Last time we discovered API of new WebDriver PHP bindings. We wrote a basic test in PHPUnit that uses Selenium and Firefox browser to find
php-webdriver library on Github. Today we will reimplement the same test with Codeception.
Depending on your preferences you can install Codeception either by downloading
codecept.phar archive from the site, or alternatively by using composer.
With composer you will need to execute:
In previous tutorial we did installation using Composer, so in current examples we will be using it as well.
Sure, we also need Selenium server executable as well. You need Java installed in order to run the Selenium server. You can launch it by running this:
When all installation steps are done, we can continue with creating Codeception bootstrap.
Unlike the phpunit Codeception requires a small bootstrap step. Codeception helps you to organize tests into 3 categories: acceptance, functional, and unit tests. To create all tests and support directories, you will need to run the
Selenium tests are acceptance tests. So let’s create a skeleton for the basic acceptance test:
This will create new file in
tests/acceptance/GitHubCept.php. But we need some additional configuration to be done before proceeding. Instead of creating webdriver session in tests manually, we delegate this to Codeception. Codeception will take care for creating session before each test, and closing it after. That’s why Selenium configuration should be written into
Each time you change configuration in Codeception you should run the
Writing a Test
Let’s start with something very basic. We will open the Github page and we will make sure that
GitHub word is within the page title.
We are using the
wantTo command just to give a test clean description.
amOnPage command opens browser on the github home page, and all the commands that start with
see are assertions you can use. There are lots of commands in WebGuy class you can use writing the test. All them are taking from corresponging modules, in our case it is WebDriver module. If you use IDE you can check them all with autocompletion.
But let’s execute a test with
And you will see this output:
You may have noticed that Codeception is itself powered by PHPUnit. Basically you can execute native PHPUnit tests inside Codeception, but the main idea of Codeception is scenario driven tests written from an eye of a tester. Each test should descibe user’s actions in simple words: I see, I click, etc. Let’s see how using just this simple terms with no OOP complexity we can write a bit more complex test.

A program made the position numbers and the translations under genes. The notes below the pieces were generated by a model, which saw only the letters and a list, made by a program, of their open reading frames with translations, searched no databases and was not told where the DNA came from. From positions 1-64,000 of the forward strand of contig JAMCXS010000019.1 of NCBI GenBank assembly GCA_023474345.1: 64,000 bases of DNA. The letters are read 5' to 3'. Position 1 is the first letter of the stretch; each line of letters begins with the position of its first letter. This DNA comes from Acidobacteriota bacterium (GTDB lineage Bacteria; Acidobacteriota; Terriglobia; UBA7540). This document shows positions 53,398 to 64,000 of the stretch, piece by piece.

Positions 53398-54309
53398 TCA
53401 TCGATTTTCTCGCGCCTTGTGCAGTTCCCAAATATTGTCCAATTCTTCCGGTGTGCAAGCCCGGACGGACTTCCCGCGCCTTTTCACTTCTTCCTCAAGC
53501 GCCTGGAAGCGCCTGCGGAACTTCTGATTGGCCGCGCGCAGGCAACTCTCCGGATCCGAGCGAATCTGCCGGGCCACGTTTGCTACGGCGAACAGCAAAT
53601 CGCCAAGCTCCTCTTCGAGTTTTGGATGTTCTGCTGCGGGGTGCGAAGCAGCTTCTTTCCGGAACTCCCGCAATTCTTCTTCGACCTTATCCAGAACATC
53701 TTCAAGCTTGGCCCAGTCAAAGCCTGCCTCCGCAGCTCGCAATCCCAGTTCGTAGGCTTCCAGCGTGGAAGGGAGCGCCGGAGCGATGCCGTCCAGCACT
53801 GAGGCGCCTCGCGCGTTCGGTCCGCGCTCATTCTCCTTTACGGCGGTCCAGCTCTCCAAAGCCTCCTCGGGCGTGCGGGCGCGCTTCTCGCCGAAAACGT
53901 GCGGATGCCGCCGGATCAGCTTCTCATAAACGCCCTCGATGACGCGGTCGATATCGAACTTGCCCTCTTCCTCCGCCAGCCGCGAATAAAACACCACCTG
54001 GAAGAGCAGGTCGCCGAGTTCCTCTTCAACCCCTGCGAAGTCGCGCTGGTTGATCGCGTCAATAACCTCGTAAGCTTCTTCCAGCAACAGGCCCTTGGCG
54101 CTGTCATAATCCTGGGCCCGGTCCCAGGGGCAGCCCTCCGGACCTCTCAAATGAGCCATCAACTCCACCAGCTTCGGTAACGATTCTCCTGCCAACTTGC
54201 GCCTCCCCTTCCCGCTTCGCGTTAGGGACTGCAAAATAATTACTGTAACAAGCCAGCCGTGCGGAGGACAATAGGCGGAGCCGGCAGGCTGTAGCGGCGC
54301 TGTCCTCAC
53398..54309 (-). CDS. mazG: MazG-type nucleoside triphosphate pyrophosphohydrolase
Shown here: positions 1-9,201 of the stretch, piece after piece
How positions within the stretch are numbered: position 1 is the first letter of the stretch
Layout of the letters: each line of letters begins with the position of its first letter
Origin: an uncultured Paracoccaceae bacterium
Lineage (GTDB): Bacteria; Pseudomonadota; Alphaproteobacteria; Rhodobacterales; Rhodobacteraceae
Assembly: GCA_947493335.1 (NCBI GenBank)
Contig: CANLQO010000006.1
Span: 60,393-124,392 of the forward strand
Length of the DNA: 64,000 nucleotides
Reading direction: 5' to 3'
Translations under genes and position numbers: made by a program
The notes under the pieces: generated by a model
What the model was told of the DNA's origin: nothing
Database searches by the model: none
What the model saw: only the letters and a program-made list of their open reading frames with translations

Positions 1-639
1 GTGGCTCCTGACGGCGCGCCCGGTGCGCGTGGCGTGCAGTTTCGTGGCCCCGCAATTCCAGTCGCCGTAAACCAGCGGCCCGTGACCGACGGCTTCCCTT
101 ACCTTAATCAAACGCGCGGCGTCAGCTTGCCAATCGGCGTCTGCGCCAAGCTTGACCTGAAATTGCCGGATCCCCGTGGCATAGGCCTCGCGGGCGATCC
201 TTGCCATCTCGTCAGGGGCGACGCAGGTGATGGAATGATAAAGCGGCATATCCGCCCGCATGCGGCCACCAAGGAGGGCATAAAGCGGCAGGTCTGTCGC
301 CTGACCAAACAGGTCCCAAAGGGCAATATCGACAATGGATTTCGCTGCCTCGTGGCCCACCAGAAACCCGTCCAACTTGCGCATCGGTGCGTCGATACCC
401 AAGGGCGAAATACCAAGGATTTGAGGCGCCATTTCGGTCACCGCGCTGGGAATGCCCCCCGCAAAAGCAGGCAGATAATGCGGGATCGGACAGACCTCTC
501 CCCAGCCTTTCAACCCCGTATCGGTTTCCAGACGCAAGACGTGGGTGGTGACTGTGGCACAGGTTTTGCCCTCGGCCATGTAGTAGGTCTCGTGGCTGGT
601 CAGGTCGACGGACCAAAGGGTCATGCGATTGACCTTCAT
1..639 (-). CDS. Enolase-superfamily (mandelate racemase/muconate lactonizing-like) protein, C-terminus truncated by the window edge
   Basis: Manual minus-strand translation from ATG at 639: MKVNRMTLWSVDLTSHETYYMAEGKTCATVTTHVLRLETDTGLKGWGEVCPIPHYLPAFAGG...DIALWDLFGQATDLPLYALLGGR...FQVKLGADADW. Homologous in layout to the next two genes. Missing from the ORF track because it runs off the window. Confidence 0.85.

Our test should open github in a browser and use the search form to get to “facebook/php-webdriver” library page.
Before writing the test we did some research of GitHub page to find selectors we can use to match elements on page. This was described in previous tutorial.
You can execute this test and see it passes. Unlike the classical PHPUnit test, this code does not require comments. It is very clean and easy to understand and edit by anyone a team with basic PHP/HTML/CSS skills.
Tips and Tricks
In this section we will share some ideas, that you can use in your tests. Sure that would not be the same tips we have in PHPUnit. But in PHPUnit test we wrote a helper function to pause the execution. This helped us to search for required locators. In Codeception (starting from 1.8) we can use
$I->pauseExecution(); method for this. The test will stop the scenario in that place and wait for
Enter to be pressed. Worth to mention, that pauseExecution works only in debug mode (sure, you don’t want to freeze when running tests on CI). So you should pass
--debug option when using it.
But even Codeception provides us with dozen of predefined commands, we might want to access webdriver session by your own. For this we have a
But that doesn’t make our test more readable. What can we do to simplify it a bit?
Well, let’s replace this double search for ‘#js-command-bar-field’ input field. We can use
submitForm command that works for forms on any kind, and you can pass array of field values into it. Current form id is
top_search_form, so we can rewrite our test like:
When running WebDriver tests with Codeception they may look a bit slower then the same tests run with PHPUnit.
That’s because Codeception has default delay of 5 seconds for each test action on page. This delay can be set to
0 in order to run test faster. This is configured in
waitFor commands of WebDriver.
At first sight setting up Codeception Selenium test may look a bit harder then with PHPUnit. At first sight it’s hard to see real benefits in it. But the key idea of Codeception is to separate the test code and support code. So you should write only tests, and most of helper methods was already written for you. Thus, the test is kept clean and readable. It is easy to change and easy to manage. If you want to switch a browser, you should not edit a test, but change the configuration. You want to execute test in 2 browsers one by one? No problems, just change a configuration.
Codeception is very flexible framework that you can use to write your Selenium tests. After all it’s really simple and fun.
Source file of this tutorial are available on GitHub.